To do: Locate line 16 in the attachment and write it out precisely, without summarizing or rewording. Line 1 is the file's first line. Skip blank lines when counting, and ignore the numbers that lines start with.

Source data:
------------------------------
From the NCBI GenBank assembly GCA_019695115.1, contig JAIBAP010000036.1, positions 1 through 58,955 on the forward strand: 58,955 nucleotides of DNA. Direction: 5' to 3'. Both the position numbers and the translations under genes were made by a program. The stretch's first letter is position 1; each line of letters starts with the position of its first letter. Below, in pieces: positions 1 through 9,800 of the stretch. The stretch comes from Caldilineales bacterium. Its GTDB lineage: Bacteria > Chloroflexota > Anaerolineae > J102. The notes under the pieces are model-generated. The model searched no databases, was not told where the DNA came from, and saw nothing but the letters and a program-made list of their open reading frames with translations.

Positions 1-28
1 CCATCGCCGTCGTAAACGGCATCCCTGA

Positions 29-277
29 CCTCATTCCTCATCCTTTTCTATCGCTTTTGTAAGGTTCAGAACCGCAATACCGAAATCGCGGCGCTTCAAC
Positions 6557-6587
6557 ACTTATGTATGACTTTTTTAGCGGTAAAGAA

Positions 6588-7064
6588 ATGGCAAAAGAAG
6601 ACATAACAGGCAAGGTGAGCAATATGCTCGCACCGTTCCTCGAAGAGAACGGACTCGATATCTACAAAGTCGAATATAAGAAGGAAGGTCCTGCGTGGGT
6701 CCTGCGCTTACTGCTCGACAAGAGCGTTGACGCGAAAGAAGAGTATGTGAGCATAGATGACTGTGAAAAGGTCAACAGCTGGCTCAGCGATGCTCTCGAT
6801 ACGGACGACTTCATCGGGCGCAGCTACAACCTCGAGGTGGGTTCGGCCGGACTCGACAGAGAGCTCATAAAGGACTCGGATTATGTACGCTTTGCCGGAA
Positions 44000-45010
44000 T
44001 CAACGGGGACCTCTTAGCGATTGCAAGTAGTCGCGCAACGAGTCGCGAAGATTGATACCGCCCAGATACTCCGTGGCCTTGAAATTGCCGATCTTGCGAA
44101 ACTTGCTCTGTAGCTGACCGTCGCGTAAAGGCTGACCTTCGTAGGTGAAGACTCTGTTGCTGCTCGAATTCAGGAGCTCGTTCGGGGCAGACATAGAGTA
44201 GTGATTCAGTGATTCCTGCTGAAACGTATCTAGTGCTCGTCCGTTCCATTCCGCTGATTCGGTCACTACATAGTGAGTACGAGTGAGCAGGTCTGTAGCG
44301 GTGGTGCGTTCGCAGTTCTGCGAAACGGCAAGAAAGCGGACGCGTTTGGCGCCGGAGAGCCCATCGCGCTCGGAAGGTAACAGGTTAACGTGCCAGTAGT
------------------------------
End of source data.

44101 ACTTGCTCTGTAGCTGACCGTCGCGTAAAGGCTGACCTTCGTAGGTGAAGACTCTGTTGCTGCTCGAATTCAGGAGCTCGTTCGGGGCAGACATAGAGTA